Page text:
Nope, not the Red Rocks in Colorado. Vegas, baby.
A short drive out of Las Vegas is Red Rock Canyon National Conservation Area. Wanting to squeeze in a quick climbing trip before winter set in, four of us booked plane tickets and a condo and headed out for a whirlwind four days of climbing. The area is known for its long, moderate trad routes. So, naturally, we stuck to sport climbing.
I had come down with a pretty bad cold the day before the trip, but my partners were feeling strong and picked up my slack. Despite being sick, I was able to enjoy being out in the desert, being with a great bunch of people, and even got on a few routes while I was at it.
We also took one day and drove up to Zion to climb a really fun and beautiful route. If you didn’t see that report, you can find it here. The pictures alone are worth the click.
I digress. Back to Vegas. We spent three days in Red Rocks, and stayed mostly in the second pullout. Here are the areas where we climbed:
Black Corridor: This area is basically an outdoor climbing gym. The approach is short, and the walls are bolted on both sides of a narrow corridor. We were fortunate that it wasn’t too busy while we were there, but I can see how it could get pretty cramped. We spent a good portion of our time here ticking off routes. When the midday sun got hot, the shade of the corridor was a welcome relief.
My favorite routes were the ones with giant huecos on the lower level, right side, such as Need to Rest (5.10b/c). Even being sick, I was able to lead a few 5.9s, and get on some 10s, thanks to my rope gun buddies.
We hit a lot of routes in the Black Corridor. There is a concentration of moderates in the Upper Level, past the giant rock pile. In the Lower Level are the hueco’d routes, and quite a few steeper grades. My climbing buds really enjoyed Vagabonds (5.10a), Nightmare on Crude Street (5.10d), and Need to Rest (5.10a) in the Lower Level. In the Upper Level, 757 2×4 (5.7) is a nice mellow warm-up. Lewd, Crude, and Misconstrued (5.9+) is a lot of fun, mostly because it involves climbing under and around a large, overhanging rock.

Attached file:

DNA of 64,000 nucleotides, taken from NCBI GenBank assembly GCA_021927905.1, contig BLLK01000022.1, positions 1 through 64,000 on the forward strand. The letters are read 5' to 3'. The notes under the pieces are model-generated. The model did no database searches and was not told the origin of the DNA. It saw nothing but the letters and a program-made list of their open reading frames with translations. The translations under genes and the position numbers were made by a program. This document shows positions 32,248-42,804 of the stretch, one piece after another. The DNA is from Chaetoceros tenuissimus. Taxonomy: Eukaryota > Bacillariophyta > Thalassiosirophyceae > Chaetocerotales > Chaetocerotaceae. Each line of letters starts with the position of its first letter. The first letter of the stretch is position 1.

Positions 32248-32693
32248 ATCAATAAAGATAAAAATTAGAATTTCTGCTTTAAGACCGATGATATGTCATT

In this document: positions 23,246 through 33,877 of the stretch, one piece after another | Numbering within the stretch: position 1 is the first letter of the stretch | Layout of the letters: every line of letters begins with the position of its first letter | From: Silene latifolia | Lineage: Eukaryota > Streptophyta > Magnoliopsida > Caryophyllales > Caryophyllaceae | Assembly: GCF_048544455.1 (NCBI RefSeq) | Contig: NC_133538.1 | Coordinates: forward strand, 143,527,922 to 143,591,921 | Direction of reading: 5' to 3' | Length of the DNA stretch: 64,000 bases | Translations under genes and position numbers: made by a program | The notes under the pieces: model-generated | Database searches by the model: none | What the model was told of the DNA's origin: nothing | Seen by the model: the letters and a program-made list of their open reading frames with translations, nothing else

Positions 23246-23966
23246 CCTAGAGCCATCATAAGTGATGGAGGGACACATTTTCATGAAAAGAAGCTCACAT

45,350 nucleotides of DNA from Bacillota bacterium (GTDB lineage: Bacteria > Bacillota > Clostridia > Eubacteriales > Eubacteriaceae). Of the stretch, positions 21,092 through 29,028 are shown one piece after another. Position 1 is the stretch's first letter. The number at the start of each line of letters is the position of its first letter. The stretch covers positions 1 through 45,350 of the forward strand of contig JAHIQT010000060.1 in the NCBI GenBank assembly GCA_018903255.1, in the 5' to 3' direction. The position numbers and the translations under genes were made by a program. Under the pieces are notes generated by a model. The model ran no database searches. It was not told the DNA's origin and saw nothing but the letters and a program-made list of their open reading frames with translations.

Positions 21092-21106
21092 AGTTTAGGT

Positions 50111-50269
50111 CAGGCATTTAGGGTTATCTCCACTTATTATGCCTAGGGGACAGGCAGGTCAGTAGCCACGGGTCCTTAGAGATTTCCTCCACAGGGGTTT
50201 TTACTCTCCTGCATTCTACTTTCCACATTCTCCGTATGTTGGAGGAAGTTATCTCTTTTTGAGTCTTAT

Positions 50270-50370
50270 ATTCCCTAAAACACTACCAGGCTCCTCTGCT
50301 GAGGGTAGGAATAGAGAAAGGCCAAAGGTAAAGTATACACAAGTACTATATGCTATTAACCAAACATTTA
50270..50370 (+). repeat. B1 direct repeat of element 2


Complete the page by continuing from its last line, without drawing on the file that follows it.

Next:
A word of caution: The first few routes on the left in the Lower Level are different on Mountain Project than they are in the guidebook. According to Mountain Project, two routes have been added between The CEL and Bonaire. So if you’re looking to climb Bonaire, as I was, it’s probably the fourth route on the left, not the second (or the first, as it once was, long ago).
The Great Red Book: There are two long, exposed moderate sport routes on this wall. Even though the wall is visible from the parking lot, the approach is not a short one. We spent a morning there and climbed Dangling Participles (5.8) and Subject Verb Agreement (5.8), both 90′ sport routes.
We had the wall to ourselves and cell phone reception, so there was some music and funny dancing going on. We know how to party! This wall gets full sun, so make sure to hit it in the morning before the day gets too hot.
Someday, when we’re trad savvy, Seth and I plan on heading back to this wall to climb its namesake, The Great Red Book (5.8), a 270′, two pitch route that works its way up an inside corner on the left side of the wall. It’s quite beautiful.
Magic Bus: This is another wall in the second pullout with a few moderate sport climbs. I really enjoyed the moves on Neon Sunset (5.8) and thought this wall was a nice way to start the day before heading to some more challenging territory.
Sweet Pain Wall: My rope-gun friends gave this area a go on our last day, before heading back to the airport. The climbing looked challenging, but fun. Paul finished his trip on a note of awesome when he put a rope up on Glitter Gulch (5.11a). Seth and Marianna gave it a go as well before we all sullenly headed to the airport.
Next time we head to Red Rocks, I want to be leading trad so that we can get on some of the moderate multi-pitch routes. The sport climbing was fun, and it was an easy trip to make when the weather had turned too cold in Minnesota to venture out on the rock. But, the sport climbing is only a sliver of what this park has to offer. I’m looking forward to getting out there for some further exploration.
Thanks to my awesome climbing crew for a great trip, and for being my rope guns when I was too sick to do it myself.